What Is the Hyoid Bone and Its Function?

Skeleton highlighting the hyoid bone and larynx.
Skeleton highlighting the hyoid bone and larynx. maya2008

The little talked about hyoid bone is a unique part of the human skeleton - for a number of reasons. First, it's mobile.  This means that other than its attachment site to the thyroid cartilage (part of the larynx, and discussed below,) it floats.  You can even move your hyoid from side to side - for safety's sake, very gently, please -  by lightly touching either end, and then alternating an ever so slight pushing action that moves the bone from side to side.

(This is called palpating the hyoid bone.)

Second, the hyoid bone plays roles in a number of key functions that keep you alive - from breathing and sleep to using your tongue, and more.  

In this article, we'll explore this small neck bone in terms of function, location, and relationship to other structures.

Location of the Hyoid Bone

The hyoid is situated at the front (anterior) part of the neck between the jaw bone and the thyroid cartilage. (The hyoid bone is firmly secured to the thyroid cartilage by ligaments.)  It resides at the level of the 3rd cervical vertebra, and attaches, by means of tendons to muscles of tongue, the floor of the mouth and the anterior neck.

Although it is small, the hyoid bone is only rarely fractured - this is due to its location which generally protects the bone from all but direct trauma.

The hyoid bone is located above the Adam's apple and below the tonsils and the epiglottis.

 While not technically a part of the larnyx, it resides very close (on top.)  It even provides an attachment site for muscles that control movements of the larynx.   

In case you forgot, the larynx is the area above your windpipe (trachea) that helps protect you from choking on foreign objects.  Perhaps the most well known example of this is when food "goes down the wrong pipe."   The larynx does its primary job of protecting you from choking by quickly closing off the opening to the trachea when a foreign object tries to enter.

(Remember, the windpipe is build for air, not things.)  

Another thing the larynx does - and something we're all pretty familiar with - is to produce sound; among non-medical people, larynx is also known as the voice box.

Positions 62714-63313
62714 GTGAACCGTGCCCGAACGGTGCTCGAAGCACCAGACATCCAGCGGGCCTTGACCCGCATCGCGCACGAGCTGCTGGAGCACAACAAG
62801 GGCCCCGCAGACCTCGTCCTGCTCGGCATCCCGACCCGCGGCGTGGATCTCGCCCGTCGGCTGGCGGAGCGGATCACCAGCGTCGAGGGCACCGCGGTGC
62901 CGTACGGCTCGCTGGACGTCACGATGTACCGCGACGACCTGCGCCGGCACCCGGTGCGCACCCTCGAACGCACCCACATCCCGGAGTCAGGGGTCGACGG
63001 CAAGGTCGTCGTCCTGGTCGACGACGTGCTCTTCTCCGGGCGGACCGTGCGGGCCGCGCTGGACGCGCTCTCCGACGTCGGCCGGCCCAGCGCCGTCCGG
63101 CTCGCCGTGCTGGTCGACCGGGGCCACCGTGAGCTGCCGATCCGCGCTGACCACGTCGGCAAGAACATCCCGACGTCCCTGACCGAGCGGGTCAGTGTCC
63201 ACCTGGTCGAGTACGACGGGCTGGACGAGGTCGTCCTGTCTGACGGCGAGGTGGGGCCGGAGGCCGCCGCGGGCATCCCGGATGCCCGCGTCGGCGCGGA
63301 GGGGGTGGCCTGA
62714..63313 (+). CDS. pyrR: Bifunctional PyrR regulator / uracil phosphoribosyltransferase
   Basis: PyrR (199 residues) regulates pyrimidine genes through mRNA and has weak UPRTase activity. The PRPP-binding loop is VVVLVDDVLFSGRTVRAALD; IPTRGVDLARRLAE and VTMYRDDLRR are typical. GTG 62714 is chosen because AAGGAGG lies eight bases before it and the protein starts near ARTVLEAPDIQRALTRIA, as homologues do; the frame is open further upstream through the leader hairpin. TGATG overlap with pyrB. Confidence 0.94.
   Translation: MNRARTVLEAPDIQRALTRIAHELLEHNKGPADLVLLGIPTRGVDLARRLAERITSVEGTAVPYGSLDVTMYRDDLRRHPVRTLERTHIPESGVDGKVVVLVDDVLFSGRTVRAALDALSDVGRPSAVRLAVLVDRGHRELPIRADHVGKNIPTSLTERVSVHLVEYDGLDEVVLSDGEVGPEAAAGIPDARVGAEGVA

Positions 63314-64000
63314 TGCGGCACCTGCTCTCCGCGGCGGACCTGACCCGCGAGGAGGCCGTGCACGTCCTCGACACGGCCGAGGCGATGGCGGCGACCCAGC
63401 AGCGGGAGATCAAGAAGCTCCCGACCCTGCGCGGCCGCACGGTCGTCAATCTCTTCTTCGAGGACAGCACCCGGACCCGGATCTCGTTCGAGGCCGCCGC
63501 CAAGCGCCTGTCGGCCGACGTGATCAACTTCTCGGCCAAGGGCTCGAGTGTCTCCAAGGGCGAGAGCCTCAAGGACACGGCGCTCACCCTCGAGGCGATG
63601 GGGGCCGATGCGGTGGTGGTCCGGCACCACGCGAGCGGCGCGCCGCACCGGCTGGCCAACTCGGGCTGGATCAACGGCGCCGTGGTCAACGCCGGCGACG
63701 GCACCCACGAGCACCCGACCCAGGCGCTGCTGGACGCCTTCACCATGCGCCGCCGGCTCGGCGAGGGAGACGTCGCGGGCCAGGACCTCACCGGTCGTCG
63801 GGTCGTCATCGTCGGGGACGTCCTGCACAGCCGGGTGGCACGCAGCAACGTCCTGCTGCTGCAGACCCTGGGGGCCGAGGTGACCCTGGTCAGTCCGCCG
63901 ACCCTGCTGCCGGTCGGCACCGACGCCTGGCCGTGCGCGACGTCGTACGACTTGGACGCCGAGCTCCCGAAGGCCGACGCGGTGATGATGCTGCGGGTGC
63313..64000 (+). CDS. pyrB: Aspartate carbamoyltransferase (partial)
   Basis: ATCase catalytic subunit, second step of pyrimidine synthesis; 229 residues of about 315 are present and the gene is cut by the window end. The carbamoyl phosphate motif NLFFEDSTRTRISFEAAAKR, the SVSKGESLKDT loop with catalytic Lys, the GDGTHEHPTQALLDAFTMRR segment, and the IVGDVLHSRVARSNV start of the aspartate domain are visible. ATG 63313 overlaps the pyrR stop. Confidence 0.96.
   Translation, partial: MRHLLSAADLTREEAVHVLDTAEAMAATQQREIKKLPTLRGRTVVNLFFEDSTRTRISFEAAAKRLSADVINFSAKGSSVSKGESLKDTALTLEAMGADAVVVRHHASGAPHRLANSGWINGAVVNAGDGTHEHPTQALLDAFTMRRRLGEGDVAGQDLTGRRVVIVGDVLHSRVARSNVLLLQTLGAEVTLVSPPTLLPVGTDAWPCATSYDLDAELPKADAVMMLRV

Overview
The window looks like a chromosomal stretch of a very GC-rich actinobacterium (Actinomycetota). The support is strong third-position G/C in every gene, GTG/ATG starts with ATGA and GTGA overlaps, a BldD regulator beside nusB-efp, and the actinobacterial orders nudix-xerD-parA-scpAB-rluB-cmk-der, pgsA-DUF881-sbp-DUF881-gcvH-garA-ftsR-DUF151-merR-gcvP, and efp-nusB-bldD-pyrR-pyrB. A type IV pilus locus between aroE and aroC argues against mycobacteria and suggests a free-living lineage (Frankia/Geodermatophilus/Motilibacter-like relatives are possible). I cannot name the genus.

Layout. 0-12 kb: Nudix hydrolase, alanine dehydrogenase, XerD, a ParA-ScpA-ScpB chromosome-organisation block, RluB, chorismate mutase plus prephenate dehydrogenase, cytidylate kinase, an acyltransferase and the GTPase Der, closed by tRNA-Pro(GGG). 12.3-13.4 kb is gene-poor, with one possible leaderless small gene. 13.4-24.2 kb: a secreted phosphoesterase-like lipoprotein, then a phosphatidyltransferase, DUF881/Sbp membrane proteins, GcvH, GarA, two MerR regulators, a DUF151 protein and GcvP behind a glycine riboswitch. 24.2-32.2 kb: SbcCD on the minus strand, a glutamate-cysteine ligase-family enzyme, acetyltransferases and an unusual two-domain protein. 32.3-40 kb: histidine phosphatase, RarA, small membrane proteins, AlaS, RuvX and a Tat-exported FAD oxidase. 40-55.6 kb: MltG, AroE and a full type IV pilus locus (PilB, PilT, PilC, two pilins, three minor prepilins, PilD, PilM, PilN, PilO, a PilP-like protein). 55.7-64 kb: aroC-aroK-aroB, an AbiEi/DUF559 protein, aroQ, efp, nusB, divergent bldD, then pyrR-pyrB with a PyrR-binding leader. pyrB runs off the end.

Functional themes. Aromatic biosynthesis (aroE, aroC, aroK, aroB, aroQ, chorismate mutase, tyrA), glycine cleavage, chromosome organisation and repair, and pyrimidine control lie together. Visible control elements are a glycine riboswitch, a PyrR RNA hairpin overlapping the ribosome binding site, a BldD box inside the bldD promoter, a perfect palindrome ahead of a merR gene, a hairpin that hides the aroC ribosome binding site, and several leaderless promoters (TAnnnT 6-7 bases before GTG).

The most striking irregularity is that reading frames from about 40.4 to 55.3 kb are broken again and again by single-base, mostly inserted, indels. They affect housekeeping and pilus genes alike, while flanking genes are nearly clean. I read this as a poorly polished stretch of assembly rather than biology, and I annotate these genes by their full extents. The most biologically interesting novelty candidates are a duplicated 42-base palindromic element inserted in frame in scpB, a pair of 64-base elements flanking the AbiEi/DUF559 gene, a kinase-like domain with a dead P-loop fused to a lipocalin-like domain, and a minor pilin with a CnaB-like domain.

And finally, the larnyx is responsible for coughing (part of the choking protection mechanism function mentioned above.) The larnyx has a few other purposes, as well, including playing a role in ventilation and functioning as a sensory organ.

Hyoid Bone Function

But we're here to talk about the functions of the hyoid bone, so let's have at it.

First, it provides a place of attachment for several anterior (front) neck muscles.  The muscles that attach onto the hyoid bone include, but are not limited to, the sternohyoid, mylohyoid, omohyoid, digastric muscles. These and other anterior neck muscles play a role in swallowing and may be affected in cases of neck injuries or misalignment.

A second function of the hyoid bone is to provide a foundation or base from which the tongue can move. 

And, finally, the hyoid bone is involved in respiration.  This is because it plays a role in keeping the airway open - particularly relevant to sleep and sleeping disorders such as sleep apnea.


Moore, K., Dalley, A. Clinically Oriented Anatomy. Fifth. Edition. Lippincott, Williams & Wilkins. 2006. Baltimore.

Porr, J., D.C., et. al. Traumatic hyoid bone fracture - a case report and review of the literature.  J Can Chiropr Assoc. Dec 2012. Accessed Aug 2016. http://www.ncbi.nlm.nih.gov/pmc/articles/PMC3501913/


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